Leather board, an imitation of sole leather, made of leather scraps, rags, paper, etc. -- Leather carp (Zoöl.) , a variety of carp in which the scales are all, or nearly all, absent. See Illust. under Carp. -- Leather jacket. (Zoöl.) (a) A California carangoid fish (Oligoplites saurus). (b) A trigger fish (Balistes Carolinensis). -- Leather flower (Bot.), a climbing plant (Clematis Viorna) of the Middle and Southern States having thick, leathery sepals of a purplish color. -- Leather leaf (Bot.), a low shrub (Cassandra calyculata), growing in Northern swamps, and having evergreen, coriaceous, scurfy leaves. -- Leather plant (Bot.), one or more New Zealand plants of the composite genus Celmisia, which have white or buff tomentose leaves. -- Leather turtle. (Zoöl.) See Leatherback. -- Vegetable leather. (a) An imitation of leather made of cotton waste. (b) Linen cloth coated with India rubber.
Leath"er, v. t. [imp. & p. p. Leathered (?); p. pr. & vb. n. Leathering.] To beat, as with a thong of leather. [Obs. or Colloq.]
Leath"er*back` (?), n. (Zoöl.) A large sea turtle (Sphargis coriacea), having no bony shell on its back. It is common in the warm and temperate parts of the Atlantic, and sometimes weighs over a thousand pounds; -- called also leather turtle, leathery turtle, leather-backed tortoise, etc.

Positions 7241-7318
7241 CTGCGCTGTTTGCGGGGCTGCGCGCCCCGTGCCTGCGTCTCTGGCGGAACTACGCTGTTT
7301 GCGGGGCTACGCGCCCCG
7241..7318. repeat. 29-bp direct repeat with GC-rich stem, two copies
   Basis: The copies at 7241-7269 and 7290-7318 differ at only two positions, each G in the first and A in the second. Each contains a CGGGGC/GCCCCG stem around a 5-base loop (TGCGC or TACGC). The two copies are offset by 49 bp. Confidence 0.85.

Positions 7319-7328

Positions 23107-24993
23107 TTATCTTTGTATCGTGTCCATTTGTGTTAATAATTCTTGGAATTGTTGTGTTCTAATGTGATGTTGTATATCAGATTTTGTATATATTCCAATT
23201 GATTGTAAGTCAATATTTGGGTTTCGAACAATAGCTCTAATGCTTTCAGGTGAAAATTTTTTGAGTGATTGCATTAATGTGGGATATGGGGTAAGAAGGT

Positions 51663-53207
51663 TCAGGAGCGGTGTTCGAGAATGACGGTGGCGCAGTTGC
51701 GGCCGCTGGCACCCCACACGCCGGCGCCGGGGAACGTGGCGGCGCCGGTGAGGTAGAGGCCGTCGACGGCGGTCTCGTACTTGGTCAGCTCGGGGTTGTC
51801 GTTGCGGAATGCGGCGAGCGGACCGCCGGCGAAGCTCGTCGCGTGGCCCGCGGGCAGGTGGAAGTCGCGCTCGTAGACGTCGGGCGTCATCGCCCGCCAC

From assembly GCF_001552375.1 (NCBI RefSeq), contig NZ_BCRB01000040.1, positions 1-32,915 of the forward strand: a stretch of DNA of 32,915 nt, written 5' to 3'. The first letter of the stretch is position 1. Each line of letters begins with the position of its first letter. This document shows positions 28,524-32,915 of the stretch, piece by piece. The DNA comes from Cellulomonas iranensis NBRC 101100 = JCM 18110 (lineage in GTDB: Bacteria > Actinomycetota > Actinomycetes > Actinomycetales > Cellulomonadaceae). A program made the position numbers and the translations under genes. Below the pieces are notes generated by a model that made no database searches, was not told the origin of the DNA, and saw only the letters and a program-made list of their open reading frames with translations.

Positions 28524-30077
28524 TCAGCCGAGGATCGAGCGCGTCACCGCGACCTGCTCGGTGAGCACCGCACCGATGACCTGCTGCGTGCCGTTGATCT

Leath"er*et (?), Leath`er*ette" (?), n. [Leather + et, F. -ette.] An imitation of leather, made of paper and cloth.
Leath"er*head` (?), n. (Zoöl.) The friar bird.
Leath"ern (?), a. Made of leather; consisting of. leather; as, a leathern purse. A leathern girdle about his loins."
Matt. iii. 4.
Leath"er*neck` (?), n. (Zoöl.) The sordid friar bird of Australia (Tropidorhynchus sordidus).
Leath"er*wood`, n. (Bot.) A small branching shrub (Dirca palustris), with a white, soft wood, and a tough, leathery bark, common in damp woods in the Northern United States; -- called also moosewood, and wicopy.
Leath"er*y (?), a. Resembling leather in appearance or consistence; tough. A leathery skin."
Leave (?), v. i. [imp. & p. p. Leaved (?); p. pr. & vb. n. Leaving] To send out leaves; to leaf; -- often with out.
Leave, v. t. [See Levy.] To raise; to levy. [Obs.]
An army strong she leaved.
Leave, n. [OE. leve, leave, AS. leáf; akin to leóf pleasing, dear, E. lief, D. oorlof leave, G. arlaub, and erlauben to permit, Icel. leyfi. See Lief.]
1. Liberty granted by which restraint or illegality is removed; permission; allowance; license.
David earnestly asked leave of me.
1 Sam. xx. 6.
No friend has leave to bear away the dead.
2. The act of leaving or departing; a formal parting; a leaving; farewell; adieu; -- used chiefly in the phrase, to take leave, i. e., literally, to take permission to go.
A double blessing is a'double grace;
Occasion smiles upon a second leave.
And Paul after this tarried there yet a good while, and then took his leave of the brethren.
Acts xviii. 18.
French leave. See under French.
Syn. -- See Liberty.